Every Saturday morning, my friend Daphna and I meet at the farmers’ market and cruise around, picking out whatever looks or tastes especially good. Every so often, Daphna will say, wistfully, “I can’t wait until they have apples here.” The berries and peaches rolling into town right now are just no match for her affection for the humble, agreeable apple.
I might be a little less patient than D, because I’m okay with taking an apple or two home with me from the grocery store. I won’t dispute the claim that the farmers’ market has better apples, or unique apples, or even her favorite kind of apples, but grocery store apples ain’t half bad! And one advantage they have over the farmers’ market apples is that if you have an apple craving, you don’t have to wait until Saturday morning to get your fix. Whole Foods is open seven days a week!
But what I really love about apples is that they don’t force you to wait until they are ripe to eat them. Apples seem like they are always ready for their moment in the spotlight, as long as you don’t bruise them or let them spoil. This ready-to-rumble attitude is in stark contrast to the banana, the peach, the nectarine, the plum, and the queen of waiting, the pear. While that diva pear is slowly, gently softening into ripe, juicy readiness, the apple is practically bouncing up and down, shouting, “Pick me! Pick me!” And so, impatient creature that I am, I do.
I have found that apples can stand in quite nicely when pear isn’t an option. This salad, for example, in its original form, called for pears, but I think it’s absolutely delicious with two crisp apples instead. This muffin recipe also called for pears, but I love the all-American taste of an apple muffin—for me, it tastes like fall in the Midwest, even if the original recipe came from a New York Times article written by that wonderful Brit Nigella Lawson. It’s no surprise, then, that when I was reading A Homemade Life (again!) and I got a craving for the Fennel Salad with Asian Pear and Parmesan, my first thought was, Oh, rats! I don’t have a ripe pear! My second thought was, To Whole Foods! For fennel, Parmesan, and APPLE!
Matt may scold me about my inability to follow other people’s recipes with the same diligence I follow molecular biology protocols, but seriously, apple is so good in this salad. Wow. I really like it. I like it so much that I’ve made a one-person serving of that salad three times in seven days. If that’s not praise, then I don’t know what is. Now I’m dreaming of making an apple-fennel soup, with plenty of onions and maybe a touch of cream. Or maybe an apple-fennel quiche! (Does that sound too weird?) I did just get my pie crust technique worked out, so I’m terribly eager to make another pie ASAP. Before I drift off into a hazy, fennel-scented fantasy, I’d better give you the salad recipe. Maybe it will be a jumping-off point for your own fennel fantasies.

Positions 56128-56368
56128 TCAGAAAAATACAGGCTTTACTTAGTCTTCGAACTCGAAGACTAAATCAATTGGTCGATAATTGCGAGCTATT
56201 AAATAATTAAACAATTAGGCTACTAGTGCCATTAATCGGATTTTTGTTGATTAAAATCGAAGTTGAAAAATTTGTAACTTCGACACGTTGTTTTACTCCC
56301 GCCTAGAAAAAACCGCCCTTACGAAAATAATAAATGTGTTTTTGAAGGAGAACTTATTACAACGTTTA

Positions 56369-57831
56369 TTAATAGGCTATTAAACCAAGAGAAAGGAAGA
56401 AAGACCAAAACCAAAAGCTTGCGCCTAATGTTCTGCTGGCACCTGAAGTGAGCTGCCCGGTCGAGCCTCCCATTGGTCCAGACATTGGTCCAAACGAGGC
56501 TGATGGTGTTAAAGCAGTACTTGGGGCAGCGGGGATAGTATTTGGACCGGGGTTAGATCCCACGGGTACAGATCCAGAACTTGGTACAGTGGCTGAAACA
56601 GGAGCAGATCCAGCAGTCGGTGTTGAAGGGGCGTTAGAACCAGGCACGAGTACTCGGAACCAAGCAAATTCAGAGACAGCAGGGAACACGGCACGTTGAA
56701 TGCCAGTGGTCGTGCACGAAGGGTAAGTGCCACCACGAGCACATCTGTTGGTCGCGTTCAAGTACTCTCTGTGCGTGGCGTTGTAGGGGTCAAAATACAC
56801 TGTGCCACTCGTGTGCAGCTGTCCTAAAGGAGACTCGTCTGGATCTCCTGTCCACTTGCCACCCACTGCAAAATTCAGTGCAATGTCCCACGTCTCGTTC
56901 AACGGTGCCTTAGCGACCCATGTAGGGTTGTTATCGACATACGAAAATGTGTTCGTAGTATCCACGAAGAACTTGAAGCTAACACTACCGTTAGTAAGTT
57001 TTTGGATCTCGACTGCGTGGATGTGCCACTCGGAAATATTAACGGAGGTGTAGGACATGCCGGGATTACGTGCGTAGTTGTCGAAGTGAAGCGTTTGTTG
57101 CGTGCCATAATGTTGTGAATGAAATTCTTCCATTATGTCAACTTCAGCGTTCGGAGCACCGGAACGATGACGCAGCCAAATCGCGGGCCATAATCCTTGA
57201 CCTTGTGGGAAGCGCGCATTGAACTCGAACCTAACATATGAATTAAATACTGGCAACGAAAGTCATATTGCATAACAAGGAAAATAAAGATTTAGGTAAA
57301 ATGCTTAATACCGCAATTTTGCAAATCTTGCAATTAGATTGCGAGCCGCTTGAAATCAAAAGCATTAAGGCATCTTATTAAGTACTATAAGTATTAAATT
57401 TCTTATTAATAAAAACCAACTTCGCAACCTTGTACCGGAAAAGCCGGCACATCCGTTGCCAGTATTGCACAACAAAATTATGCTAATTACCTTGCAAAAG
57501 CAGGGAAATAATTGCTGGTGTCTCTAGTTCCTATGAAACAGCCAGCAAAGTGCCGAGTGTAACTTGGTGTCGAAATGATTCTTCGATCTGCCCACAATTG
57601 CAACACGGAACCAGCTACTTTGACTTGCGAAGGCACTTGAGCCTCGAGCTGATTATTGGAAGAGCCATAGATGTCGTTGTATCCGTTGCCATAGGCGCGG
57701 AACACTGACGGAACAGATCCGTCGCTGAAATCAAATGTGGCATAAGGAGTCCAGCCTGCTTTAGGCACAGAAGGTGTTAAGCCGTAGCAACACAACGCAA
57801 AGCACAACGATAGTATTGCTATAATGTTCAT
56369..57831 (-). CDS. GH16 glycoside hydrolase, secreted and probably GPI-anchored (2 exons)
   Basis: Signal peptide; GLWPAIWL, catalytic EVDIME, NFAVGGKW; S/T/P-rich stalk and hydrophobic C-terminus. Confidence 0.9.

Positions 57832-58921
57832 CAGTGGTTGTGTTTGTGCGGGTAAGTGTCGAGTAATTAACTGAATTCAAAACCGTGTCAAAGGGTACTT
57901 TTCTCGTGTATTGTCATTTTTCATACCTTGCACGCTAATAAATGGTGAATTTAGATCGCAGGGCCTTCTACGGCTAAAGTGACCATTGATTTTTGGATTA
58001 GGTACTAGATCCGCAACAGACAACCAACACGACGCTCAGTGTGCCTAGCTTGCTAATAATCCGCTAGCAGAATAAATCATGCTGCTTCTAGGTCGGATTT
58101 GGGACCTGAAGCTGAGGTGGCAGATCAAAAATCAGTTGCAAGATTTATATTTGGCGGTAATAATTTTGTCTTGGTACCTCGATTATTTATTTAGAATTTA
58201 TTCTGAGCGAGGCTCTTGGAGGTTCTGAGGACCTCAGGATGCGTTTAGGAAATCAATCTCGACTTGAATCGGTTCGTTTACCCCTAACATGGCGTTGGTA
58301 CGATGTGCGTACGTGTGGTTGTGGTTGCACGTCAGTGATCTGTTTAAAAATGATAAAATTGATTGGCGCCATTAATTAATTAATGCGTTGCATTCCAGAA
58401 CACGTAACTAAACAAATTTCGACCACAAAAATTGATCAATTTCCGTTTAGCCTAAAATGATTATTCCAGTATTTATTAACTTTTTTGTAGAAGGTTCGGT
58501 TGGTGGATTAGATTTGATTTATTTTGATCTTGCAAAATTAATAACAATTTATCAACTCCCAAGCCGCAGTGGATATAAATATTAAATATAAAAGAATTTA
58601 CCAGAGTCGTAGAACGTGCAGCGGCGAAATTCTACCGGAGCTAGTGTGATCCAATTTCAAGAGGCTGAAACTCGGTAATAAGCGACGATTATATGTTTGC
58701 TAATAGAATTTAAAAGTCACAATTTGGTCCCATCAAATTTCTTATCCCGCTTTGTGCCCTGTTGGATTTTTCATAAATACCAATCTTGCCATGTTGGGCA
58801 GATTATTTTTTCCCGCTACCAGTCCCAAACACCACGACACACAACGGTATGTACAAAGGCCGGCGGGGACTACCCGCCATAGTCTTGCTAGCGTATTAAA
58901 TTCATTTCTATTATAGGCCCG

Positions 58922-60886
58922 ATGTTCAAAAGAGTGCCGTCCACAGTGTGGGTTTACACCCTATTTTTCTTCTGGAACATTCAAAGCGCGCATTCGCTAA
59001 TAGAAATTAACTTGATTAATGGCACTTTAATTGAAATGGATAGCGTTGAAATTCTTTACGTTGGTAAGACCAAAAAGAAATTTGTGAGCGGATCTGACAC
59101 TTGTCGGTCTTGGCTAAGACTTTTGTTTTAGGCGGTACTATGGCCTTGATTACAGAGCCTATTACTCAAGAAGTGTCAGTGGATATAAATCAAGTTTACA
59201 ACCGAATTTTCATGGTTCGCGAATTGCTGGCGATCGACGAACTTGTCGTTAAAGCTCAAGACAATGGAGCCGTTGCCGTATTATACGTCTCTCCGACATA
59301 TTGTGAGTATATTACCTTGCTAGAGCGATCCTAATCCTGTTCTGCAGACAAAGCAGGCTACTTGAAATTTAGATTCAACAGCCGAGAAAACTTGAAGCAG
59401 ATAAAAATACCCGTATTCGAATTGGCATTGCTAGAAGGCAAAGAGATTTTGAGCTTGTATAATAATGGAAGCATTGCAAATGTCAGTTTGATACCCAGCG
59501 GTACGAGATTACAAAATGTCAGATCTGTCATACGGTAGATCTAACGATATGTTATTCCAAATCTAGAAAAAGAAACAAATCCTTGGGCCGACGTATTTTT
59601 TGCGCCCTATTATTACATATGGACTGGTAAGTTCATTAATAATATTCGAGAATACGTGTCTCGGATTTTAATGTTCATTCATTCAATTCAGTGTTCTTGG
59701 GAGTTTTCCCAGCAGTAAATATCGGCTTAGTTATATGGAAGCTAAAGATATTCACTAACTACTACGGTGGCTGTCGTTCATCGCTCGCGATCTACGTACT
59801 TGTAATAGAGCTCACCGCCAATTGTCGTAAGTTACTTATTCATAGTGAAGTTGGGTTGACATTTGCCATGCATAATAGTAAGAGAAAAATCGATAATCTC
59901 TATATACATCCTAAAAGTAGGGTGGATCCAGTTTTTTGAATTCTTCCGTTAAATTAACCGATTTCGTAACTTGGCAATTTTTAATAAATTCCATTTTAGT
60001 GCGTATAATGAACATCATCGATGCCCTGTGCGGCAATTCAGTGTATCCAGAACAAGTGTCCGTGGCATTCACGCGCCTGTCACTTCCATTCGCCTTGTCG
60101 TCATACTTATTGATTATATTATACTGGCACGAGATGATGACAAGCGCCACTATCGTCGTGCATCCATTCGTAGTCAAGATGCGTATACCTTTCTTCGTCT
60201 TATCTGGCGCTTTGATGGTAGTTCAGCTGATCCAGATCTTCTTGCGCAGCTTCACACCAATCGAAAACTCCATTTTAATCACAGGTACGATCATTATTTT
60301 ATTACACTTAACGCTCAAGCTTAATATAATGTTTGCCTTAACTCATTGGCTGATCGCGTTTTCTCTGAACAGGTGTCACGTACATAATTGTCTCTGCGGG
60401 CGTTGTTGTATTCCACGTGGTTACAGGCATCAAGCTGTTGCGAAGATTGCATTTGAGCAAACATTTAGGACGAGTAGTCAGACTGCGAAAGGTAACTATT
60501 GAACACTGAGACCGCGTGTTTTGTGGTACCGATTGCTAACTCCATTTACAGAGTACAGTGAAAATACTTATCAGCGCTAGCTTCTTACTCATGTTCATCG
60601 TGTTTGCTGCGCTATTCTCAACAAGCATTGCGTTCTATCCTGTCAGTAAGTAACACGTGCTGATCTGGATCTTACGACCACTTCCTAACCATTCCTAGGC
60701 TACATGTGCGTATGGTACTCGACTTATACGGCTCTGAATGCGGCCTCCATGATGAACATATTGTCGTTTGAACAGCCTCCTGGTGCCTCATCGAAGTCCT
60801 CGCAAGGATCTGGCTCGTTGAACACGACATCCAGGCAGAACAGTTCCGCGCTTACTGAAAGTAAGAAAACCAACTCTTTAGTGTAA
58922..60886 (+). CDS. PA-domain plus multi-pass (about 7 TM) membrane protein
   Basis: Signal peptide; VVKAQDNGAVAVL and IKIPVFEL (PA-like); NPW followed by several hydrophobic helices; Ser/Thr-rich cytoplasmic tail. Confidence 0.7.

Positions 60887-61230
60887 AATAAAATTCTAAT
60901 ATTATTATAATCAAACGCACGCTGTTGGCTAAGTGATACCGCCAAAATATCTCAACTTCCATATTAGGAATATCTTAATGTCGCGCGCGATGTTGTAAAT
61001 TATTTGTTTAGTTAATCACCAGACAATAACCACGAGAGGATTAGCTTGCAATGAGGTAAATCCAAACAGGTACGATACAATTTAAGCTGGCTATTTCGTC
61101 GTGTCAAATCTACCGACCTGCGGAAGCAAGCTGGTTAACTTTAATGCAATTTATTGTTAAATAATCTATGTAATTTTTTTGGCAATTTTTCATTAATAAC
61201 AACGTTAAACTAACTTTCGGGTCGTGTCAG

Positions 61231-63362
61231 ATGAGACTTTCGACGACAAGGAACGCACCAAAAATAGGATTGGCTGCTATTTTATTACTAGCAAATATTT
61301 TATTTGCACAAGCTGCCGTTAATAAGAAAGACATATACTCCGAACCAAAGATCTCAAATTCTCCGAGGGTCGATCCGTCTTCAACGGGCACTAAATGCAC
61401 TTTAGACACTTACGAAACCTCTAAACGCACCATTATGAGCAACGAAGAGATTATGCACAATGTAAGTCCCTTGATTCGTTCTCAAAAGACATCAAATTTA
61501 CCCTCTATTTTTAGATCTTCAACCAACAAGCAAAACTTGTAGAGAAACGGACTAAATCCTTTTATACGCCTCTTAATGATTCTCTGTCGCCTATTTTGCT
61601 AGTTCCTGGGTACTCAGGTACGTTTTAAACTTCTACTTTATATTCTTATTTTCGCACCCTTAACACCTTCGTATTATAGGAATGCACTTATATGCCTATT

Happy Monday, friends!
Apple, Fennel, and Parmesan Salad
Adapted from A Homemade Life by Molly Wizenberg
Layers of thinly sliced apple are piled on top of fennel with drizzles of extra-virgin olive oil, lemon juice, and shavings of Parmesan cheese in between—this salad is floral, fruity, and dreamy. I’ve been using Pink Lady apples in this salad. Pink Ladies are sweet with a floral taste similar to that of a pear. Plus the Pink Lady has a great name, don’t you think? I know my niece would appreciate it.
Be sure to take the time to slice the fennel thinly. I find thickly sliced fennel is just too chewy and fibrous to be enjoyed—it’s too much work for my jaw! But thinly sliced fennel is crisp, delicate, and easy to enjoy.
Finally, even though it’s delicious, restrain yourself with the cheese. Good Parmesan cheese is usually pretty strong, and if you use too much, you risk overwhelming the more delicate flavors of apple and fennel, which are the whole point of the salad. The same thing can be said for the salt: a little goes a long way.
Half of a small bulb of fennel (I’ve been using half of a roughly 4-ounce bulb of fennel, a bit larger than the size of a golf ball, just to give you a rough idea)
Half of a Pink Lady apple, or another apple with great flavor
Best-quality extra-virgin olive oil
Fresh lemon juice
Wedge of Parmesan cheese
1) Prepare the fennel by slicing off the shoots (the part with the fronds) and the root end. Halve the fennel from top to bottom; set aside one half for another day. Thinly slice one of the halves. My approach here is to use a sharp knife to slice it as thinly as possible. I find small fennel bulbs much easier to slice thinly than larger bulbs.
2) Prepare the apple by slicing it in half from top to bottom. Set one of the halves aside for another day. Slice the other half in half again, trim away the core and seeds, and thinly slice the remainder.
3) To arrange the salad, make a layer of fennel pieces on a plate and drizzle them lightly with oil. Make a pile of apple slices on top, drizzle with lemon juice, and sprinkle with a touch of sea salt. Using a vegetable peeler, shave a piece or two of Parmesan onto the apple. Repeat the layering, starting with fennel, until the fennel and apple are all arranged in layers. I usually make two fennel layers here. Drizzle with a little extra oil if you like and serve.